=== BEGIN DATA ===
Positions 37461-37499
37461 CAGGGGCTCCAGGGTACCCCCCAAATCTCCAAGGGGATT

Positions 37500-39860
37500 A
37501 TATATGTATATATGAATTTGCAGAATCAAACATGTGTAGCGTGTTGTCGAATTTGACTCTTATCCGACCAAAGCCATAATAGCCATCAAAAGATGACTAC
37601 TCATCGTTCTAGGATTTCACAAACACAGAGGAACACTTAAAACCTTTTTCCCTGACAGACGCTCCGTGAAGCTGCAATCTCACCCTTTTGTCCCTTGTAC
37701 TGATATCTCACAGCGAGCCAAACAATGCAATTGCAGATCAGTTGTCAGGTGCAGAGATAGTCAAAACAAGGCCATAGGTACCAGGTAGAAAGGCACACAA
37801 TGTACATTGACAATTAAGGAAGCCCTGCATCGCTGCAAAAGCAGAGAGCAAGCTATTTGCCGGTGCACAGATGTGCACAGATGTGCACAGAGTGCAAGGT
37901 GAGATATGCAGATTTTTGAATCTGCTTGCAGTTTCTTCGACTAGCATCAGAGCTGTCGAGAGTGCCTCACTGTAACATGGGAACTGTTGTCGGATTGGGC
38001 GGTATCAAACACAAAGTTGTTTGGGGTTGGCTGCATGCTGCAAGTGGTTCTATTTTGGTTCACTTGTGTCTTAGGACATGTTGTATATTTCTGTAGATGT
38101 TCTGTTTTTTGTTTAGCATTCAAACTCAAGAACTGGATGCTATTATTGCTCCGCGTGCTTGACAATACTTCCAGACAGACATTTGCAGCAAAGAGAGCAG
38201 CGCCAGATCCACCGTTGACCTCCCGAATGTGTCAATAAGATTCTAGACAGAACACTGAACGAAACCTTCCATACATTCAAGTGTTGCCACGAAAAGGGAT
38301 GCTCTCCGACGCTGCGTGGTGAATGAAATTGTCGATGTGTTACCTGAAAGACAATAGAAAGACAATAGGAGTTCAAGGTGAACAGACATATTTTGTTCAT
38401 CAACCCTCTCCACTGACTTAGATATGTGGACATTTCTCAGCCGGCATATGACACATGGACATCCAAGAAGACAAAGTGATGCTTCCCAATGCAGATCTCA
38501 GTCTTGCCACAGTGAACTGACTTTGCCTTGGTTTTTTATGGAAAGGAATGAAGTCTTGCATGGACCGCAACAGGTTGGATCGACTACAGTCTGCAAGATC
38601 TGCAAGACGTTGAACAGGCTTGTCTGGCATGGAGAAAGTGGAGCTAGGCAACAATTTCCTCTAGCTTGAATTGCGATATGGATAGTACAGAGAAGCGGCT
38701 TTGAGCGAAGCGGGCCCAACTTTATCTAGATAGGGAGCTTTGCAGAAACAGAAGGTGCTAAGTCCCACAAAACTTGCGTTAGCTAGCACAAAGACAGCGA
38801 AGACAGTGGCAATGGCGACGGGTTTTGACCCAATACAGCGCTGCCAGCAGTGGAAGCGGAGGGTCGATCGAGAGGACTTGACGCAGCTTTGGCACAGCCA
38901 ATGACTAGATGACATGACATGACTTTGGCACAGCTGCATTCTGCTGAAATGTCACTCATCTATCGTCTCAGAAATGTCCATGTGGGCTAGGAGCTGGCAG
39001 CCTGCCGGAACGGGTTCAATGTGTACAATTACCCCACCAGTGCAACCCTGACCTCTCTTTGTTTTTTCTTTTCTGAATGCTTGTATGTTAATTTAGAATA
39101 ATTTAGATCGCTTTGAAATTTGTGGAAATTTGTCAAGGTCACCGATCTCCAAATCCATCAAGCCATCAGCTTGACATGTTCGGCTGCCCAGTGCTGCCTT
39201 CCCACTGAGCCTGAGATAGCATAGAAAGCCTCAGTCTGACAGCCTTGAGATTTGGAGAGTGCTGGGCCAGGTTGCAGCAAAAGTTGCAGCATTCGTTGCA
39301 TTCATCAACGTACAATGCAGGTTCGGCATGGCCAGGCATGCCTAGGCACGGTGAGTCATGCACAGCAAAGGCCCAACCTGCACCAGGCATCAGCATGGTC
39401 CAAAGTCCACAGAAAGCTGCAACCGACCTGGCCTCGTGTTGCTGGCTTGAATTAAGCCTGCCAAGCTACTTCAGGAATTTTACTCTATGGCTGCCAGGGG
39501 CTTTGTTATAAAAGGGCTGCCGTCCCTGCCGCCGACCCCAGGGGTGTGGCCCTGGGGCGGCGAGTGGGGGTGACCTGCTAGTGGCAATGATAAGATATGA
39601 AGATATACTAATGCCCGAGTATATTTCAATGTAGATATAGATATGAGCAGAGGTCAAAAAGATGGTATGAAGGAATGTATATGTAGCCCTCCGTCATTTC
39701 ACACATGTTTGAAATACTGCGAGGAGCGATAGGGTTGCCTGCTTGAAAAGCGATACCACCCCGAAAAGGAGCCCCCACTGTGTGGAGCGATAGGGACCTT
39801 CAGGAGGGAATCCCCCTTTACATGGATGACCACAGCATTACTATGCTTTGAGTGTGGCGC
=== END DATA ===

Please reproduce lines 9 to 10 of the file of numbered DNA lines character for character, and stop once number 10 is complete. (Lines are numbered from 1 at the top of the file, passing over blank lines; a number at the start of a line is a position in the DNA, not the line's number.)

37901 GAGATATGCAGATTTTTGAATCTGCTTGCAGTTTCTTCGACTAGCATCAGAGCTGTCGAGAGTGCCTCACTGTAACATGGGAACTGTTGTCGGATTGGGC
38001 GGTATCAAACACAAAGTTGTTTGGGGTTGGCTGCATGCTGCAAGTGGTTCTATTTTGGTTCACTTGTGTCTTAGGACATGTTGTATATTTCTGTAGATGT